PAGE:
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sufficiently explained. It is a matter of reasonable apprehension lest it should tempt many a soul, that might have been anxious, to become dead and careless, and perhaps to lose itself eternally. It is strange, but true, that what we have been able to learn, directly or indirectly, concerning Universalists, does not represent them as attaining to that cheerfulness which their creed would, if heartily accepted and thoroughly believed in, seem to warrant. But our experience is limited, and we fully admit that such a creed (utterly false and soul-perilling as we believe it to be) may have peculiar attractions, as for particular times and climes, even so too for persons of a certain bodily temperament. All circumstances-our century, our country, our social position, our physical constitution, our pecuniary means, and many more—are a part of that dispensation in which God has placed us, and each single one may be sanctified or may become a snare.
'I went,' says one of the most brilliant of living American authors—'I went to a Universalist church,
when I was in the city one day, to hear a famous man, whom - all the world knows; and I never saw such pews-full of broad shoulders and florid faces, and substantial wholesome-looking persons, male and female, in all my life. Why, it was astonishing. Either their creed made them healthy, or they chose • it because they were healthy.'
Most thoroughly do we believe in the literal truth of this description. The seeming alternatives suggested by the author need not necessarily contradict each other. In such cases there is mostly something of action and of reaction. The persons by whose external appearance the Professor was so much struck had, very probably, been greatly influenced in their choice by yielding to the special temptations incident to the possession of strong health and easy circumstances. And then, in turn, their creed may have certainly done its part in assisting to keep them so. But, alas for that Gospel whose invitations are specially addressed to such a class alone! It is not, it cannot be, the Gospel of Christ. In far other strains sound forth its warning voice: • Woe unto you that are rich ! for ye have received your conso' lation. Woe unto you that are full! for ye shall hunger. Woe "unto you that laugh now ! for ye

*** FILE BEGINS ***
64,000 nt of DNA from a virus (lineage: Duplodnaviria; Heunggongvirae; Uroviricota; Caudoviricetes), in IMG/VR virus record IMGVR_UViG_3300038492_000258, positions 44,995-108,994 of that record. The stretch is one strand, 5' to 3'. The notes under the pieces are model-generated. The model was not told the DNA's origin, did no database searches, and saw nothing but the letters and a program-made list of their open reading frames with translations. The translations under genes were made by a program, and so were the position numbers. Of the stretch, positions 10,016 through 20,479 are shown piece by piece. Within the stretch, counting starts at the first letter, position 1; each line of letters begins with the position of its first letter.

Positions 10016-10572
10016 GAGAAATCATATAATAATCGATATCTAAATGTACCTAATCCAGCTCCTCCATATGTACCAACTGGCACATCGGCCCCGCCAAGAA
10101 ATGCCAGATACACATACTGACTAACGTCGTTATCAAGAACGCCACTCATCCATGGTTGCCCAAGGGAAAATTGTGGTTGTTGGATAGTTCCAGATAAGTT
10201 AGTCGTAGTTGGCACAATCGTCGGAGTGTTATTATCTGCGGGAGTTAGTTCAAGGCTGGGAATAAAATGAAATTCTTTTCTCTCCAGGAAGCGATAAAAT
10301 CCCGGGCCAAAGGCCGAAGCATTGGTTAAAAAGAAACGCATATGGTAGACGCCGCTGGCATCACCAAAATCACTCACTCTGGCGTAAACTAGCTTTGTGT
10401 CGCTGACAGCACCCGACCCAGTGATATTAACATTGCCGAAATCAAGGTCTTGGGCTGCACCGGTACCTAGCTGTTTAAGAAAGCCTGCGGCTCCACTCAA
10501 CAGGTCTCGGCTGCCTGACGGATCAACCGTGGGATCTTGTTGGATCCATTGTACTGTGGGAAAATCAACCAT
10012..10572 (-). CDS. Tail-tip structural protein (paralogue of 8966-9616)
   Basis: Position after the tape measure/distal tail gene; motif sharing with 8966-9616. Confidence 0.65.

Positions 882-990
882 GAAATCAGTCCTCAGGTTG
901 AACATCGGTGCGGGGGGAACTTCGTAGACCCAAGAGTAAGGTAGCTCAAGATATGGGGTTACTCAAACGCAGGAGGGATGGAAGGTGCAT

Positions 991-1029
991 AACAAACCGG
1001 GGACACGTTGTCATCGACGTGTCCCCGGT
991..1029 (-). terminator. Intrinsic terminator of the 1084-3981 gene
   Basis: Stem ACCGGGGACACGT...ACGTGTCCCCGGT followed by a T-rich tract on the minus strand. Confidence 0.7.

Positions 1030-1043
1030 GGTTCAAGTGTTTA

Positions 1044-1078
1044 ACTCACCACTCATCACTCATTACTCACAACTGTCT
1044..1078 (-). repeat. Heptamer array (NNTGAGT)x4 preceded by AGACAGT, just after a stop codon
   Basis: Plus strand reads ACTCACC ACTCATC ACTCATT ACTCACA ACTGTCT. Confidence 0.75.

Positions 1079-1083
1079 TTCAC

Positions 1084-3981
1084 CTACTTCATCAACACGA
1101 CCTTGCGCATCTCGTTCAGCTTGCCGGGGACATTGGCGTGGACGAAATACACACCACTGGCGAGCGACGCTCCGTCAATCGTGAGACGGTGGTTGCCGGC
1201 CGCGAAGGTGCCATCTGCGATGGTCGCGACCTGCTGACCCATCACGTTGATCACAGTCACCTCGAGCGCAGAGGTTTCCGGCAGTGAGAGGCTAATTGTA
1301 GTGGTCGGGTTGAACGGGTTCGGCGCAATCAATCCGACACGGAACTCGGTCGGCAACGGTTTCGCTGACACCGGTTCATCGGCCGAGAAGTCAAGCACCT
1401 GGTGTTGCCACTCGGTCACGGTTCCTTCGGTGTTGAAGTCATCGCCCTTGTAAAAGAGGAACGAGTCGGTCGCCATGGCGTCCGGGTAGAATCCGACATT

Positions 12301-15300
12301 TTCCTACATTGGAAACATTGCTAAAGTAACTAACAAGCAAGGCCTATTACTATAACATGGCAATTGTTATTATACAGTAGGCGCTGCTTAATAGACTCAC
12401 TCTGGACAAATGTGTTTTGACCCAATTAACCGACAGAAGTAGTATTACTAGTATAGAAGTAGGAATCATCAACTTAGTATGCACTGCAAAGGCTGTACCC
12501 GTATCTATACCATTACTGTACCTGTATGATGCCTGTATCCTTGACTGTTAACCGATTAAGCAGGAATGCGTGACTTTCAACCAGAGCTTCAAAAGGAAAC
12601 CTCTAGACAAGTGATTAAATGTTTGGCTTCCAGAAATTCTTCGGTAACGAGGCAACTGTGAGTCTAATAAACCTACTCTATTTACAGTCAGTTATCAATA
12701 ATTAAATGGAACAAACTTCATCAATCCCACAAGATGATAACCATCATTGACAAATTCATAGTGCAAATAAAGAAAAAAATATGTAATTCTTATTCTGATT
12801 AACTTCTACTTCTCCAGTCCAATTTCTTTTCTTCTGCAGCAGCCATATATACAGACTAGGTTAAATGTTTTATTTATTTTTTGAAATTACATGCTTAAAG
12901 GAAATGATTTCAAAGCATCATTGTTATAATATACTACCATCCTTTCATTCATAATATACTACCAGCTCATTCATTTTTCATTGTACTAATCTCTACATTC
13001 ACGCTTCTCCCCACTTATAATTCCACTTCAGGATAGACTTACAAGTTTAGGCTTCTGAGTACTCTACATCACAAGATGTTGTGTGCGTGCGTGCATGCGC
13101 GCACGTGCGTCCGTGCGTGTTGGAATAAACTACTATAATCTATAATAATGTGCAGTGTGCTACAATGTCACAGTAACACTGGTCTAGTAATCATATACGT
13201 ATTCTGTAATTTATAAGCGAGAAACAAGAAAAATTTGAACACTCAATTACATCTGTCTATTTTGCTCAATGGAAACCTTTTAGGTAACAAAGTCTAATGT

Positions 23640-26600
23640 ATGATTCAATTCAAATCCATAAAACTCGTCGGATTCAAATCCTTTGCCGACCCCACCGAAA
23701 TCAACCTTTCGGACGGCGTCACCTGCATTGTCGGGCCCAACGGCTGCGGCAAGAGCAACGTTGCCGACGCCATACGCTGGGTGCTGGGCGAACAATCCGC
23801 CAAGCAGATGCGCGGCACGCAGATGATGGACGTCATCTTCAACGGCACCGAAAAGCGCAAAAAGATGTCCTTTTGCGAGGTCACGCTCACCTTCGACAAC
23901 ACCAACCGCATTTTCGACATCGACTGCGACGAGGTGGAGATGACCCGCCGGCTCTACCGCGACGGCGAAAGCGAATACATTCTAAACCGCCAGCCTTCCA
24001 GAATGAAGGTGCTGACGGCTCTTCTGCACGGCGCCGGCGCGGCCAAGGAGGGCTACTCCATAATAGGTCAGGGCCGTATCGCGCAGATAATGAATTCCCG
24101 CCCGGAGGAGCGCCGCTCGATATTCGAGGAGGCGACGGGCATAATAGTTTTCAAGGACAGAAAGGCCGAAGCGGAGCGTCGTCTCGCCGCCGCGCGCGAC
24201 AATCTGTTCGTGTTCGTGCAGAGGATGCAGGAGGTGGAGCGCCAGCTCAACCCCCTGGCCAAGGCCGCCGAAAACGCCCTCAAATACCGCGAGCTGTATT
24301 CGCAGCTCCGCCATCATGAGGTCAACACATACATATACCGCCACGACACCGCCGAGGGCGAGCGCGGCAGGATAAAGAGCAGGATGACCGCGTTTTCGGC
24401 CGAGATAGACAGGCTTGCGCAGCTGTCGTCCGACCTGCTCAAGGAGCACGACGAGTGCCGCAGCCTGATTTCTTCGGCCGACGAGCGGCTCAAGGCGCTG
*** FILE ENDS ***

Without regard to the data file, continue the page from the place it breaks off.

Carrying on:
shall mourn and weep. . : . And when He had opened the book, He found the place where
it was written, The Spirit of the Lord is upon me, because He . hath anointed me to preach the Gospel to the poor ; He hath sent me to heal the broken-hearted, to preach deliverance to
the captives, and recovering of sight to the blind, to set at ‘liberty them that are bruised, to preach the acceptable year of
1 • Elsie Venner,' by Oliver Wendell Holmes, p. 281 (London: Routledge, 1861).
* the Lord.'1 Why in that Universalist congregation were there
This world's turmoil ;
Through pain or toil.' Supported by the authority of God's Word, and of His Holy Church throughout the world, it is the duty of those who can influence religious, and all other, thought, each in his own sphere, and so far as his voice may reach, to denounce Universalism as a false and miserable delusion, opposed to the facts of nature and to the voice of the wise and good of all ages, injurious to the work of the Holy Spirit, and fraught with most alarming danger to the souls for whom Christ died.
But one thing we must in fairness grant to it; and that is, that it comes at least as an open foe, and undisguised. Face to face it stands against the dogma of everlasting loss to the obdurate and impenitent, and proclaims that they shall all alike, sooner or later, take their places among the redeemed. There is at least no mistaking this language. As S. Jerome puts the case in powerful language: "The virgin and irrepentant harlot ; • she of a life of public scandal, and the Mother of the Lord; • Satan, and the Archangel Gabriel ; the Apostles, and the devils;
the Prophets, and the false prophets; the Martyrs, and their persecutors--all are ultimately to enjoy a similar lot. How long distant may be the epoch matters
not : redouble the years and seasons, and even let there be much suffering—it is all as one in the end. The question is not what we have been, but
what we shall be for eternity.'? Either all this is true, or Universalism is false. If any single created being, the rebel arch
1 S. Luke vi. 24, 25; iv. 17-19. On the former of these passages (perhaps on the latter also), we know of few more powerful comments than the American poem of 'Two Millions.' The latter is admirably illustrated by Ary Scheffer's beautiful picture of Christus Consolator.